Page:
A: KWYN stands for “Knows What You Need.” KWYN is a branded platform that encompasses a number of products developed out of Charles Rivers’ decades of research and development in adaptive intelligent training and operations. KWYN assesses and adapts to a learner’s competency to accelerate skill acquisition and retention. In that way, KWYN “knows what you need,” when you need it.

Q: What advice would you give someone new to the field?

A: There is very little information shared in graduate school about the diversity of work opportunities outside of academia. Often, in advanced programs you’re encouraged to aim for a professorship. This is a great path for many students, but I think there needs to be more awareness of alternatives outside of academia.

In the life sciences, for example molecular biology, there’s a more well-known industry base. But in experimental psychology or brain and cognitive sciences, it’s less commonly understood that there is a whole ecosystem of companies like Charles River where you can do novel research in the field that you love and trained in. So, my advice is to look around—there are a lot of different paths available.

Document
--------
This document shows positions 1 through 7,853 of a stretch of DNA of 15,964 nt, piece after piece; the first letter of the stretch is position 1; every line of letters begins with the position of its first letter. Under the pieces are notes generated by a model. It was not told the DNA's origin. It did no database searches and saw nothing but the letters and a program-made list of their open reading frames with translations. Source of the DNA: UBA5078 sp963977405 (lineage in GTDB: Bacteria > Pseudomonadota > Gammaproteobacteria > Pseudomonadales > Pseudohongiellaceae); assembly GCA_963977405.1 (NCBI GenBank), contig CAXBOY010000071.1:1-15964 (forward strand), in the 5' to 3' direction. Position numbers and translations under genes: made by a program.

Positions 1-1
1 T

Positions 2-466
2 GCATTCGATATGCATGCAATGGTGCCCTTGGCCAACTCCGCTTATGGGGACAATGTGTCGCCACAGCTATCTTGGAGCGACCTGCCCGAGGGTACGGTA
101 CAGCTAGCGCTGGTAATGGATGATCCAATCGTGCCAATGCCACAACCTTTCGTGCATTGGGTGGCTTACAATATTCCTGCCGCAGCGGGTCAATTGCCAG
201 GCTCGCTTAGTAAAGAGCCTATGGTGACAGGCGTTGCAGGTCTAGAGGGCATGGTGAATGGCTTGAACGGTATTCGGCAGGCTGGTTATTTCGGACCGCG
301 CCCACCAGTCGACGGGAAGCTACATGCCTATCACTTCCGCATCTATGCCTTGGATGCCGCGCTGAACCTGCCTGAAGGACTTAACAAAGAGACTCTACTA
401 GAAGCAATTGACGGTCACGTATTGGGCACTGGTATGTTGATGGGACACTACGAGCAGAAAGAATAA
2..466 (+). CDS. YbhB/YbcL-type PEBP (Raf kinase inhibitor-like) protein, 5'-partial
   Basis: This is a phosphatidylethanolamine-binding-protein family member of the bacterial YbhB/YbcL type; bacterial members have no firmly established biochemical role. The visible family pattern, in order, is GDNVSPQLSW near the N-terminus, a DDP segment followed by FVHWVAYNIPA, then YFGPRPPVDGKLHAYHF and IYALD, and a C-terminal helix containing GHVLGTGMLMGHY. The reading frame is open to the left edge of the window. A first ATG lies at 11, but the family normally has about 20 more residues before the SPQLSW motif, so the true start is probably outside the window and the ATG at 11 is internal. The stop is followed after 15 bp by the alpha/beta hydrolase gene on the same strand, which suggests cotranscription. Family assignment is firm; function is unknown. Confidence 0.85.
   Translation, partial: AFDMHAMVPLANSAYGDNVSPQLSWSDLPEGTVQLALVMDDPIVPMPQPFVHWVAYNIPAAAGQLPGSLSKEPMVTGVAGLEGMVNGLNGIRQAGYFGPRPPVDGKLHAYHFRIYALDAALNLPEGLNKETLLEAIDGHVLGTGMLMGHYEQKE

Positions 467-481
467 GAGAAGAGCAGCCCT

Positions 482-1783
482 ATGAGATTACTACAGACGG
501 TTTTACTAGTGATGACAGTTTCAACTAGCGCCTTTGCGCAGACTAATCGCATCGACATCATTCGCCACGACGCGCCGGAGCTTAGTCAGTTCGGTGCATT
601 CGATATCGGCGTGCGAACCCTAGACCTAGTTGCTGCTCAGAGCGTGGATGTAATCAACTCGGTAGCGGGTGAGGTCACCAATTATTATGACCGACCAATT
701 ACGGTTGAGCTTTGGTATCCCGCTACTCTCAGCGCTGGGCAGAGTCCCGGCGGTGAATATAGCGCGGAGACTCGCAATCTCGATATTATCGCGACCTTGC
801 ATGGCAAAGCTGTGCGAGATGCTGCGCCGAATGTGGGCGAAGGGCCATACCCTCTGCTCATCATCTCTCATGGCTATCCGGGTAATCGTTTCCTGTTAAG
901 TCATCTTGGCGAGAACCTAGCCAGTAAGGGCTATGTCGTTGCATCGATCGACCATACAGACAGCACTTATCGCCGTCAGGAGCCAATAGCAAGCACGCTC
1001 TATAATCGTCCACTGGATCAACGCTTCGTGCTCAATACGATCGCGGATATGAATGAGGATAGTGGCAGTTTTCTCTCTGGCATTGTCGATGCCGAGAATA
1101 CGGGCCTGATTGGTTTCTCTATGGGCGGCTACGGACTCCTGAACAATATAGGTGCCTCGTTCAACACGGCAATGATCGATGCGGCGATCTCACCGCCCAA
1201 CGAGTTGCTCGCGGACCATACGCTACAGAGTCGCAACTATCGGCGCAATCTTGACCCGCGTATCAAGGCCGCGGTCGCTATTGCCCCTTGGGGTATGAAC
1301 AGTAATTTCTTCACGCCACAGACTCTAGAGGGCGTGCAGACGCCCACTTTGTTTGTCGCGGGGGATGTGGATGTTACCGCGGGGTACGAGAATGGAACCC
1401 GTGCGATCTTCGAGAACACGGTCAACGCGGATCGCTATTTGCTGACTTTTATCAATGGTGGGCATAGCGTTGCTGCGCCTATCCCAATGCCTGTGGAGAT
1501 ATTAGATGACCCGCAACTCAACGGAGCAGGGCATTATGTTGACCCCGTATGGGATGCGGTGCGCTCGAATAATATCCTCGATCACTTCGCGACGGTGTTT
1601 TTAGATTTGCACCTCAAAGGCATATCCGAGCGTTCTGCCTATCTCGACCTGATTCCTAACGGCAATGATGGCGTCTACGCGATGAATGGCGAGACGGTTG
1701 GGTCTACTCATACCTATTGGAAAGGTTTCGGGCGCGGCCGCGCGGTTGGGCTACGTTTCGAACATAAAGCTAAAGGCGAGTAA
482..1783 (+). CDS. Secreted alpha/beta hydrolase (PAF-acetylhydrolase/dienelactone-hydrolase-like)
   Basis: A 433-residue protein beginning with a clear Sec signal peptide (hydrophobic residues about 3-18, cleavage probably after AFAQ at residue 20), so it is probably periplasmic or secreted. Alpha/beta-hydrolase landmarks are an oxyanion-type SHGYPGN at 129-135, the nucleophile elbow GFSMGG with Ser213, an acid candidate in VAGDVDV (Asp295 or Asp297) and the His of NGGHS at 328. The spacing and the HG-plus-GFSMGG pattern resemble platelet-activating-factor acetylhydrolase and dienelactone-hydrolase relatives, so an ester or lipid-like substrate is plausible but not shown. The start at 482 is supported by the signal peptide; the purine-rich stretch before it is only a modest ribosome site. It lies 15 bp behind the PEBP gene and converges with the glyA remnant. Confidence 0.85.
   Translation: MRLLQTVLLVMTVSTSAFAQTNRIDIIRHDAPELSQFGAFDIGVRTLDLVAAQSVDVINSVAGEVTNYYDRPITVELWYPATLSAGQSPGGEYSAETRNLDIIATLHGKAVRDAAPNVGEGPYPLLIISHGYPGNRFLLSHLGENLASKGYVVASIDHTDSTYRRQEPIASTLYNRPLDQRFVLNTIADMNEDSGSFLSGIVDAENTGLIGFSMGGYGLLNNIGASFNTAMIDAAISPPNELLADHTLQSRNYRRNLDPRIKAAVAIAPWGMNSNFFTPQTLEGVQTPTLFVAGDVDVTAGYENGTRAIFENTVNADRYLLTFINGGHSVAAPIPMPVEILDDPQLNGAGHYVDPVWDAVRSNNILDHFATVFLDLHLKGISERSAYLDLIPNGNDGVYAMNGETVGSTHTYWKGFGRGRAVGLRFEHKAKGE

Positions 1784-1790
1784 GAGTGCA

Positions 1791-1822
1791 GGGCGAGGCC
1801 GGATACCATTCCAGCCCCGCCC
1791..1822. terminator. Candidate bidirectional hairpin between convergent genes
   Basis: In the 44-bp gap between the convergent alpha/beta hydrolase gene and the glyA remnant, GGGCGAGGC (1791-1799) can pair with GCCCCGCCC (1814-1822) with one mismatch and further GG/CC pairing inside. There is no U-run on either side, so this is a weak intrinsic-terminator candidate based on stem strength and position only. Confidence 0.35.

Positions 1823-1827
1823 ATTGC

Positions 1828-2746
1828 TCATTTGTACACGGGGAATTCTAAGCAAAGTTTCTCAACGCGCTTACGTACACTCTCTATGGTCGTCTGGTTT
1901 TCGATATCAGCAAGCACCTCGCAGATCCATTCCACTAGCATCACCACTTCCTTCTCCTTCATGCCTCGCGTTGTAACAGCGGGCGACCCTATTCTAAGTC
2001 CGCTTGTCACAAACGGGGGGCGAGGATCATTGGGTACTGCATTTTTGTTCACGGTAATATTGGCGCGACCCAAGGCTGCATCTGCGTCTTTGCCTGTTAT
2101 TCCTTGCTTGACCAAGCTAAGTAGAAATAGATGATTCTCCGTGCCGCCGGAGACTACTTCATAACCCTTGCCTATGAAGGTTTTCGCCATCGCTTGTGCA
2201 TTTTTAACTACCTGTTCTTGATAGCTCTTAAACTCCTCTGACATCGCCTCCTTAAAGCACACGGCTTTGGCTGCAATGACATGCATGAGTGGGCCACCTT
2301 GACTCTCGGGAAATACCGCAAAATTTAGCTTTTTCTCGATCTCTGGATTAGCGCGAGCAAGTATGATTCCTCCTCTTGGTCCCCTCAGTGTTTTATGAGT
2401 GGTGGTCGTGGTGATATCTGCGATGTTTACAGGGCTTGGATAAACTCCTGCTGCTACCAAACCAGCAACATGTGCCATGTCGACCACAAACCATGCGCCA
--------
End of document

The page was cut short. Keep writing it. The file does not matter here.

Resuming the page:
Q: Any fun or interesting facts about you that most people do not know?

A: At work, people know about my animal research background to some extent, but I think sometimes it still surprises people. My research has included the behavioral ecology of free-ranging whales and dolphins in the Gulf of Mexico and grey parrots in Cameroon, laboratory-based studies of referential communication in dolphins and parrots, and learning in bumblebees.

Release of “Charlie,” an Atlantic spotted dolphin rehabilitated after stranding on the Texas coast. Charlie was fitted with a radio- and satellite-tag package on his dorsal fin, designed to fall off as seawater corrodes the magnesium fasteners.
A flock of grey parrots in Cameroon’s Lobéké National Park , photographed while studying their social structure and vocalization.

My postdoctoral work encompassed hospital-based research on psychotic and anxiety disorders, focusing on behavior and neuroscience with patients, and translational research with animal models (mouse, C. elegans, and neuronal cell culture) focusing on behavior, genetics, and cellular signaling.

Outside of work I enjoy spending time with my wife and teenaged daughters. I also like traveling in natural areas, surfing on Cape Cod, and skiing New England.